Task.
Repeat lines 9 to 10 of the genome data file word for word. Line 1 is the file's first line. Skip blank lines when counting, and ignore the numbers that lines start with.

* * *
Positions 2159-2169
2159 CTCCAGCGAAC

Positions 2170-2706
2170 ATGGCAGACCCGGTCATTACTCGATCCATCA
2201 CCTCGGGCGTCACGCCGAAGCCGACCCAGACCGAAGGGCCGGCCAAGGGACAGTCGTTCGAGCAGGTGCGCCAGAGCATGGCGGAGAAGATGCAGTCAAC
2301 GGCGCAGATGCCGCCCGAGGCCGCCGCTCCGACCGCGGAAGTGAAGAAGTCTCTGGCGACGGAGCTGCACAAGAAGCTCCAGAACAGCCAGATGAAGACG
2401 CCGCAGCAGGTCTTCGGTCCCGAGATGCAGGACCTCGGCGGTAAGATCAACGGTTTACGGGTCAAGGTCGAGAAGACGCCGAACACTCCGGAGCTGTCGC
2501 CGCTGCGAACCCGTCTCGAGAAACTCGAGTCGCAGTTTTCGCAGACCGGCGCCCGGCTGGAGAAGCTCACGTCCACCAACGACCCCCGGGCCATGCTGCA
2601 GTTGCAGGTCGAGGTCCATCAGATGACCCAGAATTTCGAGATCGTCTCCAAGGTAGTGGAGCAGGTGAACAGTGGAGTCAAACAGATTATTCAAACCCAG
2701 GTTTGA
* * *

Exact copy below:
2601 GTTGCAGGTCGAGGTCCATCAGATGACCCAGAATTTCGAGATCGTCTCCAAGGTAGTGGAGCAGGTGAACAGTGGAGTCAAACAGATTATTCAAACCCAG
2701 GTTTGA